I am not ready to let the colors back in. The sky in black & white retains a pleasing uniformity: it’s either a wall of light or the nightly well. Shadows have authority, making a man appear as solid as a tree and a tree as stolid as a gnomon. I am not ready for brown & green & blue & the grievances of noon. I am not ready to stop being white & seeing white as blankness, the default setting. The kind of self-effacement that ennables is still so comfortable. The old ways might have been wrong but it was a wrongness that required careful attention, like the shape & set of a fine felt hat. It was ugly, yes, but it fit. Now we have such a crowd of proud misfits, loud in their ain’ts & their complaints, shrill as the shills who killed their appetite for books. I watch their hands shaping the air & think, what if someday we all switched to sign language & to Braille? What would that do the hard cell of self? Then perhaps we could free ourselves from the shame of misbegotten speech: the N-word, the F-word, the C-word, the S-word. Then we could all luxuriate in a world of scent & soft outlines — a touchy-feely city on the hill. Then only those without any hands would still stand on the wrong side of the wall, their unbranched shadows inching across the snow.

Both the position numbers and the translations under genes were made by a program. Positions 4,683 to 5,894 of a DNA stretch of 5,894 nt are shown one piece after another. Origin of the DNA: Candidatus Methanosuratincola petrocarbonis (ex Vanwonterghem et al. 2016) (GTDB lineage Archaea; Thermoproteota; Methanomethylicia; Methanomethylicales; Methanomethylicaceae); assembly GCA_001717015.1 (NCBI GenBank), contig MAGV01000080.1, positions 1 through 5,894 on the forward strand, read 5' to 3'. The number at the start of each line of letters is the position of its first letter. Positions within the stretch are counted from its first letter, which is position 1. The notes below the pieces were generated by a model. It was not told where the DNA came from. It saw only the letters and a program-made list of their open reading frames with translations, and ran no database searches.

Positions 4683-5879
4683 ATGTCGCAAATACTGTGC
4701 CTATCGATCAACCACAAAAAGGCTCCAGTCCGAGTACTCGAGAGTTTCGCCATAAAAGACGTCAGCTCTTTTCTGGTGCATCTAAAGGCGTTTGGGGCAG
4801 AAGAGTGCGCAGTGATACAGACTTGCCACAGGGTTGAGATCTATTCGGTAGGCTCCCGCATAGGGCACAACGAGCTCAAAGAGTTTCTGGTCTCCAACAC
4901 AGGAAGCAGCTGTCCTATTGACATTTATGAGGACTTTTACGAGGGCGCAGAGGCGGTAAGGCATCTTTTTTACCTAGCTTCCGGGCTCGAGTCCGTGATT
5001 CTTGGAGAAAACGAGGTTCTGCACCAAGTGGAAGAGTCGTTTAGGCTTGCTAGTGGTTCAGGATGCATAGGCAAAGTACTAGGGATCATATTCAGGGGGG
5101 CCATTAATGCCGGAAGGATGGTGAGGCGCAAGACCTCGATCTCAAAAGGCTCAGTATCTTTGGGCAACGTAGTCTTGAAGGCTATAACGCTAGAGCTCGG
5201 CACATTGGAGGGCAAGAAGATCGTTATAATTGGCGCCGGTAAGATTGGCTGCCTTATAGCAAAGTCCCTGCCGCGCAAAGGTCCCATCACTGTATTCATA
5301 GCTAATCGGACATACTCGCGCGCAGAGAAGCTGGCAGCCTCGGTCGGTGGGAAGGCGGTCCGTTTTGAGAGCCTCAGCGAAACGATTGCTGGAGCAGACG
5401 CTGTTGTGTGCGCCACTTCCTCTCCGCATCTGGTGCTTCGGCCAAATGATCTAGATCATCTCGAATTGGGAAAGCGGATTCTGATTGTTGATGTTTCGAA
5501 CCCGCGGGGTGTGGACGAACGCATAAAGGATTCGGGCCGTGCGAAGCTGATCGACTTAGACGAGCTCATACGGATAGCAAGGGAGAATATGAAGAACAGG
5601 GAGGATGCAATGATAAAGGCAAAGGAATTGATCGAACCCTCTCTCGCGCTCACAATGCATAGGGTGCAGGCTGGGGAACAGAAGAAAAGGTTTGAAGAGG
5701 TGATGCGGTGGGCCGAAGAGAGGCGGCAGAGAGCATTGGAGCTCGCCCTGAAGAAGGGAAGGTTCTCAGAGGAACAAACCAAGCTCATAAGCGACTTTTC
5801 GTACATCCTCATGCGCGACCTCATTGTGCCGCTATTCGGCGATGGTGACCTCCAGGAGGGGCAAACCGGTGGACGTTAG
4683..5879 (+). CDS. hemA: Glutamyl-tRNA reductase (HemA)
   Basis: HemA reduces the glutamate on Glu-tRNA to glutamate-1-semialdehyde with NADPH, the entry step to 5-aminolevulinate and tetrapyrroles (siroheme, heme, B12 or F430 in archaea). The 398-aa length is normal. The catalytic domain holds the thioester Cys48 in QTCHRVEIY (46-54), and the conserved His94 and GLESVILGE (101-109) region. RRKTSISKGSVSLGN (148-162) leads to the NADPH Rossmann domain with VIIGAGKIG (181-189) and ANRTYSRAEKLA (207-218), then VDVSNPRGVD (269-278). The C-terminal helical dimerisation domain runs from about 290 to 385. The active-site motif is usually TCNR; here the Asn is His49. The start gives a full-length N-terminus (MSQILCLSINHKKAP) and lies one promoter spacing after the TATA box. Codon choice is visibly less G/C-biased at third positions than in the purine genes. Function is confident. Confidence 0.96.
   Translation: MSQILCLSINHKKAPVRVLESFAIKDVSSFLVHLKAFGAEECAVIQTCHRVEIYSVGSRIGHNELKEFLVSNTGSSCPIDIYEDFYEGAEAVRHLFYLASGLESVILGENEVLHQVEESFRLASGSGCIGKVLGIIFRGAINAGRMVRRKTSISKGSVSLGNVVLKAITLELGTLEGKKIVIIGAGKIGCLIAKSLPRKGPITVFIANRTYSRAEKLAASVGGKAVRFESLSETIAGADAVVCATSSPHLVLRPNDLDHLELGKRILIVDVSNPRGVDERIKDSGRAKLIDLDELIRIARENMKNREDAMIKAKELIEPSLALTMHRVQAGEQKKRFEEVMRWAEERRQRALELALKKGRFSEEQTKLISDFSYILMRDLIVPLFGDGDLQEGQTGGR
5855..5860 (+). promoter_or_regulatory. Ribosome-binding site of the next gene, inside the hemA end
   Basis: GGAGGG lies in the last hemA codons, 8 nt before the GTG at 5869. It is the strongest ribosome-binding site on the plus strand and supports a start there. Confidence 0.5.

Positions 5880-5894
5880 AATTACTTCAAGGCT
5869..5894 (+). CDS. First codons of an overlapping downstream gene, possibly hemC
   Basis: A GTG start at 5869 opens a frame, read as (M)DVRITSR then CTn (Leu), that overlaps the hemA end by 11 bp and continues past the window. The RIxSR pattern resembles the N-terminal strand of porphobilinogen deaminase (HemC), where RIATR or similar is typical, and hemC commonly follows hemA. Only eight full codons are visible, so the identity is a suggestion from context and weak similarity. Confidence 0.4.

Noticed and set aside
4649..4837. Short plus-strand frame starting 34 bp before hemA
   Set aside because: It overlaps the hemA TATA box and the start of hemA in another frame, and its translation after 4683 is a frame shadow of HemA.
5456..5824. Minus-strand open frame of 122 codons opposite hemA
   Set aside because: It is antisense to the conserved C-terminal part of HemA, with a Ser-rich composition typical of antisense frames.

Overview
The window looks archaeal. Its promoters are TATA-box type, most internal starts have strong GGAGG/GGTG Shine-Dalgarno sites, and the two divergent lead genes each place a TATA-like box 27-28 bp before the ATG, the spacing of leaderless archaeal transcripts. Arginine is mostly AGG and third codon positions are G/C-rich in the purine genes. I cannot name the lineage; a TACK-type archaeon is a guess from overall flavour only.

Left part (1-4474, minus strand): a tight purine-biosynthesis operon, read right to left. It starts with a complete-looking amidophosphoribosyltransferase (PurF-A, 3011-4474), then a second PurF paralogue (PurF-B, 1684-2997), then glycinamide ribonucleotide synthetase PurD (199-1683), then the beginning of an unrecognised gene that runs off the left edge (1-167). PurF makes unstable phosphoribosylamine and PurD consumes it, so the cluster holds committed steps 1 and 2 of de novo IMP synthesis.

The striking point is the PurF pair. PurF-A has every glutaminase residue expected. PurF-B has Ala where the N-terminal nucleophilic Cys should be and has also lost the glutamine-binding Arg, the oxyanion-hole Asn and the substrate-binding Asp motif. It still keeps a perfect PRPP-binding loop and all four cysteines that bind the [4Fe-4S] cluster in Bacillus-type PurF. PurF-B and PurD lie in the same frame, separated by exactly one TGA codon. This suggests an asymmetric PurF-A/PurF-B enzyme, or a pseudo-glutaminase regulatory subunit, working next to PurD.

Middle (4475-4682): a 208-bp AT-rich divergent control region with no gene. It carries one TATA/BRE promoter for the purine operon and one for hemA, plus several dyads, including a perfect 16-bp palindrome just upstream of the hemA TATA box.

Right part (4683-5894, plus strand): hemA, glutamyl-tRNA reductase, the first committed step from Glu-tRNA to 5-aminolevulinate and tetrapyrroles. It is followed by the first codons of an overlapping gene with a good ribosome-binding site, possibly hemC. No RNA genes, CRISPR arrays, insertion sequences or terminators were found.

I live in an Appalachian hollow in the Juniata watershed of central Pennsylvania, and spend a great deal of time walking in the woods. Here’s a bio. All of my writing here is available for reuse and creative remix under a Creative Commons Attribution-ShareAlike 4.0 International License. For attribution in printed material, my name (Dave Bonta) will suffice, but for web use, please link back to the original. Contact me for permission to waive the “share alike” provision (e.g. for use in a conventionally copyrighted work).